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The joint application by Bell Canada and Bell Aliant Application for a 100-per-cent increases in payphone rates is a cash grab that would ‘destroy’ usage, consumer groups argue. (Randall Moore/The Globe and Mail/Randall Moore/The Globe and Mail)
The joint application by Bell Canada and Bell Aliant Application for a 100-per-cent increases in payphone rates is a cash grab that would ‘destroy’ usage, consumer groups argue. (Randall Moore/The Globe and Mail/Randall Moore/The Globe and Mail)

Bell payphone rate hike proposal under fire Add to ...

A controversy is erupting over a proposal by Bell Canada and Bell Aliant Inc. to hike their payphone rates.

The companies are jointly asking the Canadian Radio-television and Telecommunications Commission to approve payphone price increases of up to 100 per cent. The plan has raised the ire of consumer advocates who argue the increase amounts to a cash grab that would disadvantage the poor.

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Specifically, the companies’ application asks to raise the maximum price of a local call made with coins from 50 cents to $1. The rate for a non-cash local call, such as one made with a plastic payment card, could rise from $1 to $2, if the change is approved.

Consumer groups, including the Public Interest Advocacy Centre, and Canada Without Poverty, say the price increases would “destroy” payphone use and enable the companies to wriggle out of their obligations to provide the service.

“PIAC/CWP therefore contend that a 100-per-cent price increase in payphone rates and in particular in coin payphone rates will disproportionately affect lower income Canadians who are least able to afford sudden large increases in their expenses,” the groups argue in an intervention filed with the CRTC late Friday.



For their part, the phone companies argue they need more flexibility to raise payphone rates because they face “significant capital expenditures” over the next three years to upgrade payphones to accept the new one dollar coins that the Royal Canadian Mint is introducing this year.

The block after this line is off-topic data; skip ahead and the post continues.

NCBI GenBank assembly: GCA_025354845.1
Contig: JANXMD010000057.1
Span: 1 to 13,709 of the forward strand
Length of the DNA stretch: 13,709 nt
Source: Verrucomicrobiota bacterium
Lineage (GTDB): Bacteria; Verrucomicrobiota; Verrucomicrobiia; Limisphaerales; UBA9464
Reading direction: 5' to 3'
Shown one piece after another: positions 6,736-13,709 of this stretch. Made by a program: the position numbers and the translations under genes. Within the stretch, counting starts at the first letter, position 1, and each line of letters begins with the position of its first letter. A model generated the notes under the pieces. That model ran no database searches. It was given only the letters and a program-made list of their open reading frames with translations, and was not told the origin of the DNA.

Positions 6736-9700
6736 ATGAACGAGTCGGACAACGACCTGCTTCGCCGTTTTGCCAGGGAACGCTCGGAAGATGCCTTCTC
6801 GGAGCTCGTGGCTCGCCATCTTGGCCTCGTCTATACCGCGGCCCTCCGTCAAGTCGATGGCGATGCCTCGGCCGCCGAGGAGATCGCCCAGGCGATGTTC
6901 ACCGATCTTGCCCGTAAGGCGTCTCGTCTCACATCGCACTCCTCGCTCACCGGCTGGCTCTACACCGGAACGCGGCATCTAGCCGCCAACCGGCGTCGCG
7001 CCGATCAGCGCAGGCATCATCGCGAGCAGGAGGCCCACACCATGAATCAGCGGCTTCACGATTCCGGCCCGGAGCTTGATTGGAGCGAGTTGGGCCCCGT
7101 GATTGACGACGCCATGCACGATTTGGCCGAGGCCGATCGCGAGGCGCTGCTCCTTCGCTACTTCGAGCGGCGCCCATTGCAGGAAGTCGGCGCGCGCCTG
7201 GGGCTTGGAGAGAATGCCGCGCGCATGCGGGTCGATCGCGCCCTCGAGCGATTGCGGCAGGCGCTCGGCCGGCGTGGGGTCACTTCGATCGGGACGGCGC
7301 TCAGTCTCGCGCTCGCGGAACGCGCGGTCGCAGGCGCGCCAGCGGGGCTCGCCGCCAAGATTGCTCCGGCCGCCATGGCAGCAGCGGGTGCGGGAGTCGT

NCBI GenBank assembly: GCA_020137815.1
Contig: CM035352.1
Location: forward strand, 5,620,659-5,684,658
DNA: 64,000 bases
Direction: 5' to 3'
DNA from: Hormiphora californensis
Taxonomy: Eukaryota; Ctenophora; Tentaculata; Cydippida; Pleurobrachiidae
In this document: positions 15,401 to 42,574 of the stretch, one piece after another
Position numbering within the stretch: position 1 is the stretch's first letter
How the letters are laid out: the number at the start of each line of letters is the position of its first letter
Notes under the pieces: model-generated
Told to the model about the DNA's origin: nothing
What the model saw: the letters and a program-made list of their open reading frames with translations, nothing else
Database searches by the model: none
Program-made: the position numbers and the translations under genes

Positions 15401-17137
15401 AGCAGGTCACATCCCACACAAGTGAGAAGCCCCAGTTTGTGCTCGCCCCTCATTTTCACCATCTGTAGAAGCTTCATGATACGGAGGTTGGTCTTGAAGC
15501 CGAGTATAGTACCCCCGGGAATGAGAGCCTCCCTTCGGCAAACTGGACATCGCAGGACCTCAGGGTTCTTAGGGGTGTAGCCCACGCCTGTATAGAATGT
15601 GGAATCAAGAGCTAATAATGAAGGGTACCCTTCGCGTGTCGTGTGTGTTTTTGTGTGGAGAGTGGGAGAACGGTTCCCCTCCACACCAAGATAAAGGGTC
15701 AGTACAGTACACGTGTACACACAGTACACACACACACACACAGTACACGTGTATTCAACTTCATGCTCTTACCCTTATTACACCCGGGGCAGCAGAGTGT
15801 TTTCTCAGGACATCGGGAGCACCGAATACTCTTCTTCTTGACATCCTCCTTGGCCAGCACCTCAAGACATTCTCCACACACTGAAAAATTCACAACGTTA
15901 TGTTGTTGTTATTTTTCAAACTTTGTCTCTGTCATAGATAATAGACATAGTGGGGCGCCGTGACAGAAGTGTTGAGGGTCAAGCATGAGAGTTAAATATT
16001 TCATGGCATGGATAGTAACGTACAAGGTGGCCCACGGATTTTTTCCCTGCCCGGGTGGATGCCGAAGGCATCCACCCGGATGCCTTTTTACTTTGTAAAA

“The new one dollar coins will have different characteristics than the current ones and so will not be recognized by the current coin validation systems,” the companies’ application says. Permitting the firms to recover the costs associated with upgrading the payphones would also slow the decommissioning of the phones, as profitability would be more likely, the application states.

The companies argue they need more help recovering costs because payphone usage continues to decline as more and more Canadians flock to wireless phones.

About 76 per cent of Canadians had cellphones at the end of 2011, with more than 26 million subscribers in Canada, according to Convergence Consulting Group Ltd.

PIAC and CWP question whether the companies are exaggerating the cost of upgrading payphones.

That`s partly because the companies have not publicly disclosed those estimates or any other key financial information, such as how much it costs to keep payphones in service, their average annual revenue declines or even the total number of payphones in operation.

While the companies have filed the information to the CRTC on a confidential basis, those figures are not part of the public record.

Telus Corp., meanwhile, has recently told the CRTC that it is “not interested” in increasing its payphone rates, which are 35 cents per local call in Alberta and British Columbia, according to the company’s website.

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